The 26 Biggest Milestones in the Space Race

Source: Central Press / Getty Images

11. March 18, 1965: First spacewalk

With the first spacewalk, the Soviets once again beat America in the space race. But the rush to beat the U.S., which was mere months from the achievement itself, led to near disaster — a fact that wasn’t disclosed until years later. On March 18 1965, cosmonaut Alexei Leonov walked in space for the first time, for 10 minutes. An inflated space suit made it nearly impossible for Leonov to re-enter the spacecraft in time, however. This malfunction was followed by rising oxygen levels in the craft that nearly killed the crew and high exposure to G-forces, that caused them to land in a remote area of Siberia.

Source: NASA / JPL

12. June 14, 1965: First pictures of Mars

The first close-up photos of the Red Planet wowed the world. Setting a record for long-distance communication, the July 15, 1965 photos from NASA’s Mariner IV mission took almost nine hours to reach Earth. A large television camera mounted on the bottom of the Mariner probe captured 21 images that would take months to be fully analyzed.

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13. February 3, 1966: Landing a craft on the moon

Part of a series of unmanned probes launched by the Soviet Union, Luna 9 achieved the first lunar soft landing on February 3, 1966. The spacecraft ejected a landing capsule successfully onto the surface, which included a radiation detector and television camera to send photos back to Earth, capturing the first look at the moon’s surface. Though Luna 9 only lasted three days on the moon’s surface, more soft landings followed, including one by the United States on June 2 of the same year. Surveyor 1 was more advanced than Luna 9, and was able to send back 11,000 photos — helping the U.S. pull ahead in the race to put a man on the moon.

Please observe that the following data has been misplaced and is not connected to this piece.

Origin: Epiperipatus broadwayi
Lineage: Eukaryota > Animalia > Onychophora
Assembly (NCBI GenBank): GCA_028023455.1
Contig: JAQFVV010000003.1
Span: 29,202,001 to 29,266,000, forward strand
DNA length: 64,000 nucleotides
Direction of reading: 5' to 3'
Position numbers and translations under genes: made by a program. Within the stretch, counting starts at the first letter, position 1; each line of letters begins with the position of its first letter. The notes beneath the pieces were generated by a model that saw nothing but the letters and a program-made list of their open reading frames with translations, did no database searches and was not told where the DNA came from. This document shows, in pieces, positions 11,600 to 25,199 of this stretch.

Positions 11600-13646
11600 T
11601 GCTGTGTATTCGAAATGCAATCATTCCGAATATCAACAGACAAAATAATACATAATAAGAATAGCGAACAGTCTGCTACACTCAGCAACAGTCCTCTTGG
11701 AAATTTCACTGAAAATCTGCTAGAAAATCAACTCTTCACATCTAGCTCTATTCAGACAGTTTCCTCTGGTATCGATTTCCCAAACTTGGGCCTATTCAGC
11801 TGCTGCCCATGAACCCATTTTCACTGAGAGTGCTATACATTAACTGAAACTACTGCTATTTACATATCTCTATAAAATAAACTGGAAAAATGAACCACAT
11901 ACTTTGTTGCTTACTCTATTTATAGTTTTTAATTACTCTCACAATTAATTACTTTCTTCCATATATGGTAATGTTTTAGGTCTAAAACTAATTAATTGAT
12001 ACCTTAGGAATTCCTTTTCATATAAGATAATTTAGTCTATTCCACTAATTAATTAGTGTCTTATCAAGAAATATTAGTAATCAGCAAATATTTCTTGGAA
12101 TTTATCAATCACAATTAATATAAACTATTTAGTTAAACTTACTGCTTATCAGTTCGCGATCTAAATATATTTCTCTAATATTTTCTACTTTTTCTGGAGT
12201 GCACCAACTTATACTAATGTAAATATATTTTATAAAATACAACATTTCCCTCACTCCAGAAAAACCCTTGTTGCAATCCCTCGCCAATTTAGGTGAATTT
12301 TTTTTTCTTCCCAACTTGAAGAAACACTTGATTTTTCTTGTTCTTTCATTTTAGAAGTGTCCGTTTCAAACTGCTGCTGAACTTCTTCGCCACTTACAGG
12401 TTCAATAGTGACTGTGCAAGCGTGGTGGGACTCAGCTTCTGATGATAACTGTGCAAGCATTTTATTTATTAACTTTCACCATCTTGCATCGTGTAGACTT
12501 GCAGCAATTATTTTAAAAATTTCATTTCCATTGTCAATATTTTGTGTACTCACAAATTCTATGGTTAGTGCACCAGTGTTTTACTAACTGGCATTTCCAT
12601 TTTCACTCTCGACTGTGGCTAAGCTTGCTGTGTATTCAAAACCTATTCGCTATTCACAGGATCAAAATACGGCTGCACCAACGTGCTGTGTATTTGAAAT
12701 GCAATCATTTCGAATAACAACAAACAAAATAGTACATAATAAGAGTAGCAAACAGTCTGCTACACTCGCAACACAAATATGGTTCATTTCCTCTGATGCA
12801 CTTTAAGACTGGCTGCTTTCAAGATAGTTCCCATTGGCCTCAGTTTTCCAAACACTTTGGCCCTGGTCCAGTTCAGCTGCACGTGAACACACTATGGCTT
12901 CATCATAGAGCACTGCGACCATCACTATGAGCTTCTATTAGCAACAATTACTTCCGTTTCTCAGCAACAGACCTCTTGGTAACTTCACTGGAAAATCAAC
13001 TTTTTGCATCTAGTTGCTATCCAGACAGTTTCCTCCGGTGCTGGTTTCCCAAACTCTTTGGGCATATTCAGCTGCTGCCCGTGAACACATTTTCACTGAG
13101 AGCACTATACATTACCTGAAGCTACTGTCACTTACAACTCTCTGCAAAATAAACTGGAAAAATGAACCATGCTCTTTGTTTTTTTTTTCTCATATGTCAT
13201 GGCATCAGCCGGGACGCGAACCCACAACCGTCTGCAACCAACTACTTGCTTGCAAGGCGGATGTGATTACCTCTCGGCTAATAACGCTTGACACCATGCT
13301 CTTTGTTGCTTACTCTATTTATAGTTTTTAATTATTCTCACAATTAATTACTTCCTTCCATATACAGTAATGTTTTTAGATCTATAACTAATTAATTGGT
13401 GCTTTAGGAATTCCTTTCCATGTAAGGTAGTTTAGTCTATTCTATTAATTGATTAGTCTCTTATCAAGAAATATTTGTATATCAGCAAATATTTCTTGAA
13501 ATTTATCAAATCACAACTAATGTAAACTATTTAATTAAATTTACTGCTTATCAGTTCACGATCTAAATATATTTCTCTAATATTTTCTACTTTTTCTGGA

Source: Keystone / Getty Images

14. December 21, 1968: First orbit of the moon

Launched on December 21, 1968, NASA’s Apollo 8 mission was the first manned lunar orbit. On board the spacecraft were astronauts Frank Borman, William Anders and James Lovell, Jr. They experienced 10 revolutions around the moon before returning safely to Earth six days later. During the trip, the astronauts took the “Earthrise” picture that remains one of the most famous photos of the planet.

Source: NASA / Getty Images

15. July 20, 1969: First man on the moon

America put a man on the moon for the first time with the Apollo 11 mission on July 20, 1969, effectively winning the space race with the Soviet Union. Neil Armstrong became the first person to walk on the moon, when he famously said: “That’s one small step for man, one giant leap for mankind.” Edwin “Buzz” Aldrin also made history as the second human to land on the moon, while Michael Collins remained in orbit around the moon, performing experiments and taking pictures. An estimated 600 million to 650 million people watched the landing around the world.

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